Getaway to Guayaquil, light and guide of Ecuador

Dynamic, vibrant and hectic, the Ecuadorian city entices the traveler with its jungle heart and the hospitality of its people

Known as the pearl of the Pacific and a place of transit for countless travelers for being the gateway to the famous Galapagos Islands, Guayaquil is a travel destination that, although still unpopular, is fascinating.

At first it may seem excessively urban, wide streets with several lanes, overcrowding of cars, tall buildings, overpasses…, but in reality it has a “heart of the jungle”. There are many illustrious people who have immortalized it with their words referring to the reasons why you have to visit it: “because it has been a space of constant freedom”, Carlos Calderón Chico, writer; “because it is a city full of contrasts”, Isaac Ormeza, violinist; and, among others, Ángel Emilio Hidalgo, poet and historian, who said “because it is a meeting point between people of different origins.”

There is no doubt that this Ecuadorian city has gradually gained a corner in the minds of travelers as an essential place to visit. It is said that it is dynamic, vibrant and hectic, and that its wonderful people are one more incentive to go, as Guayaquileños are known for their warmth, expressiveness and extroversion, and, above all, for the hospitality they offer.

Discovering the heart of Guayaquil

Its essence of leafy tropics is already felt in its emblematic Malecón 2000, full of nature, tradition, modernism and beauty. It is a historical pillar of the city whose existence dates back to 1820, although it was in 1999 when it was remodeled with the purpose of revaluing the commercial center. Currently, life in Guayaquil revolves around the Malecón: gardens that combine with artificial lagoons, docks and viewpoints, and monuments such as the Torre Morisca or the Aurora Gloriosa. Towards the end of its 2.5 kilometers is what was the first Imax in South America, the Museum of Anthropology and Contemporary Art —one of the most important museums in the country— and the Simón Bolívar cultural center. This promenade is the symbol of renewal and the pride of Guayaquil, it is obligatory to visit it and mingle with the locals who usually go, such as caramelized couples, office workers on their lunch break and families out for a walk, to perceive first-hand the irresistible charm of this city.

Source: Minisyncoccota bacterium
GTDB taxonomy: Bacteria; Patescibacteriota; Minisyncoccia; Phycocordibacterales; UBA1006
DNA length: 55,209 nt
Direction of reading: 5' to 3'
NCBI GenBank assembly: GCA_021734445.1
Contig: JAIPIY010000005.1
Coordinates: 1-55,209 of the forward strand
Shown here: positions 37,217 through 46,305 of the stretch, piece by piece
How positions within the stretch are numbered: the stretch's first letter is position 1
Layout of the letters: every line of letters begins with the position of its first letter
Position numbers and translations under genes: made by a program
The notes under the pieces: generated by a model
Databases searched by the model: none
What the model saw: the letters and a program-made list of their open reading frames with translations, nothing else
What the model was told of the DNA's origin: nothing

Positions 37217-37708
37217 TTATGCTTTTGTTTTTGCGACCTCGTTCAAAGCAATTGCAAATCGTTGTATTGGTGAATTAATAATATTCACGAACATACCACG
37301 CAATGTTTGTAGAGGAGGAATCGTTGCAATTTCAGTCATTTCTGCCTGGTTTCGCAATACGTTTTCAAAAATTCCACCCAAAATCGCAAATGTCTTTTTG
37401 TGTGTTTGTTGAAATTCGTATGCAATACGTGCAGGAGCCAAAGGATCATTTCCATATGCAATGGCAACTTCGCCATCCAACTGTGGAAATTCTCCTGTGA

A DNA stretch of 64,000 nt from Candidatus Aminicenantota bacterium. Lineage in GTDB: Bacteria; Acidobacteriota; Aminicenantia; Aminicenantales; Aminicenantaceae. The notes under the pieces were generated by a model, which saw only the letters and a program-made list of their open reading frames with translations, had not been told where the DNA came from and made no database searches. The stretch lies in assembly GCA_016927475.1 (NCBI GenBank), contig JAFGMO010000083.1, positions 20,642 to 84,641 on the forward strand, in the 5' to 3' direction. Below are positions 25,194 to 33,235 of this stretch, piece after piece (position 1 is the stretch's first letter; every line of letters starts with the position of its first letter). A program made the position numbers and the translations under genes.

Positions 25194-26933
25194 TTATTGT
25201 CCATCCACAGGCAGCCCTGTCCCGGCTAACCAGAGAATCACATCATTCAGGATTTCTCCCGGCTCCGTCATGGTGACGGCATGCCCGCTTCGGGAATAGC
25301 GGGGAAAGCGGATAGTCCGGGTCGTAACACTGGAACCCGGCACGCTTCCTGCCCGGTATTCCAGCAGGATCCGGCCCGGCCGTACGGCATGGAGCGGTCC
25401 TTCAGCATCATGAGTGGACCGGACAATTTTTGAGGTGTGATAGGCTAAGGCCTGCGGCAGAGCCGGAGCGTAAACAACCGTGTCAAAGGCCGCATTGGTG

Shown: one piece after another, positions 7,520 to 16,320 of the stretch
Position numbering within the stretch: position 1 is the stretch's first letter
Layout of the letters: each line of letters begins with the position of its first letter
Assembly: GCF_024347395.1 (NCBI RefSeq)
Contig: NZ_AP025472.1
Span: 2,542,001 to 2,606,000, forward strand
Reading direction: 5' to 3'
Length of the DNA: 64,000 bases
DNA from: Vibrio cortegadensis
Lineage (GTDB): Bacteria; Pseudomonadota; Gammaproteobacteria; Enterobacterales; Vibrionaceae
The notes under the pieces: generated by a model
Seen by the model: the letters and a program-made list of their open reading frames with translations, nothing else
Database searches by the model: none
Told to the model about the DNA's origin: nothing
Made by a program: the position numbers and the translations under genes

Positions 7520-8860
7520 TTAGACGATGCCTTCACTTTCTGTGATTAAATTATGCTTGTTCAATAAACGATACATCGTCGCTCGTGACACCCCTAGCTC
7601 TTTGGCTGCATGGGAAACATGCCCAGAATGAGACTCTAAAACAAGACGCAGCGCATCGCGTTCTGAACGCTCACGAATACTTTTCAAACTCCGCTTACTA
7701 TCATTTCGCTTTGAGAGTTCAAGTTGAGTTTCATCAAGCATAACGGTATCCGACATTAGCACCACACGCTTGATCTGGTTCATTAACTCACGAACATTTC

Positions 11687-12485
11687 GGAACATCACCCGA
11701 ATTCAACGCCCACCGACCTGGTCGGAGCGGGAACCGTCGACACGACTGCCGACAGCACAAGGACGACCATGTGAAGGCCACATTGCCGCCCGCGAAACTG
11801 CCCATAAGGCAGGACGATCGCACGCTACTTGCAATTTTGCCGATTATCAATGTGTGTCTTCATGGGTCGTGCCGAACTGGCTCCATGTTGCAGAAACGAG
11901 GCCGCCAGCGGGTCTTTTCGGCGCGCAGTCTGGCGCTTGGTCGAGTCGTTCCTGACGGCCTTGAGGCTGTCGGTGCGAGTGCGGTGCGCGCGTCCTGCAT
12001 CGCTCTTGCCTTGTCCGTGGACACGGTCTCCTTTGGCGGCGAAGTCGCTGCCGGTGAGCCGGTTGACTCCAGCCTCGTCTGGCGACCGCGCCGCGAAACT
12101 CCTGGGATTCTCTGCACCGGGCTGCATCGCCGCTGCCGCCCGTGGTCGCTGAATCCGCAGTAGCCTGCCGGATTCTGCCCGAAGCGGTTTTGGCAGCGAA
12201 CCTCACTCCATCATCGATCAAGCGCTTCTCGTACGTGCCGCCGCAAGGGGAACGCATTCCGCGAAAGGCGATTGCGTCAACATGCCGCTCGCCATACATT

If you walk north along this boardwalk, you will reach the iconic neighborhood of La Peñas and the Santa Ana hill, the first settlement sites where Guayaquil was born, back in the 16th century. The neighborhood of Las Peñas, which is more than 400 years old, is characterized by its many art galleries and its heritage houses with balconies and beautifully colored wooden doors that adorn the surroundings. Its stately and romantic touch is evident. It is a powerful place of memory, since it constitutes one of the last vestiges of vernacular coastal architecture, and illustrious personalities from Guayaquil’s politics, business and culture lived there, it is even believed that the revolutionary Ernesto Che Guevara lived here a time, as did the writer Ernest Hemingway and the poet Pablo Neruda, among others.

One of the treasures of the Las Peñas neighborhood is the Diego Noboa staircase, 444 steps that lead to the highest point of the Santa Ana hill, and where you can find bars, restaurants, cafes, art galleries and craft shops. Once up, you become aware that the famous hill is one of the most important viewpoints of Guayaquil, as it allows you to execute a visual tour with a 360º turn. At this point stands the Lighthouse —built in 2002, it has a great symbolic connotation, since Guayaquil has been in many aspects the light and guide of Ecuador—, the Plaza de los Honores —also built in 2002, is the place where the city pays its homage to national symbols—and the chapel of Santa Ana, whose design corresponds to a beautiful mix of styles.

Some of the essential visits

Other places of interest are Santay Island, a large green lung that can be visited by crossing a bridge that crosses the river; the Historical Park, where you can see the typical fauna and flora on a tour that includes birds, tigrillos, monkeys and tapirs; the Manglares Churute ecological reserve, where you can take a boat ride and discover species such as the unique canclón aquatic bird; the Cerro Blanco Protected Forest, a tropical forest where howler and peccary monkeys still live; and we cannot forget the Puerto Hondo natural refuge, a community full of birds such as spoonbills and ibises. All these spaces are emblems of the exuberant living world of Guayaquil.

Recapitulating everything mentioned and even much more that due to lack of space we have not been able to add, there is no doubt that this city of Ecuador is, as we said at the beginning, a travel destination that invites to be discovered by any self-respecting traveler. 

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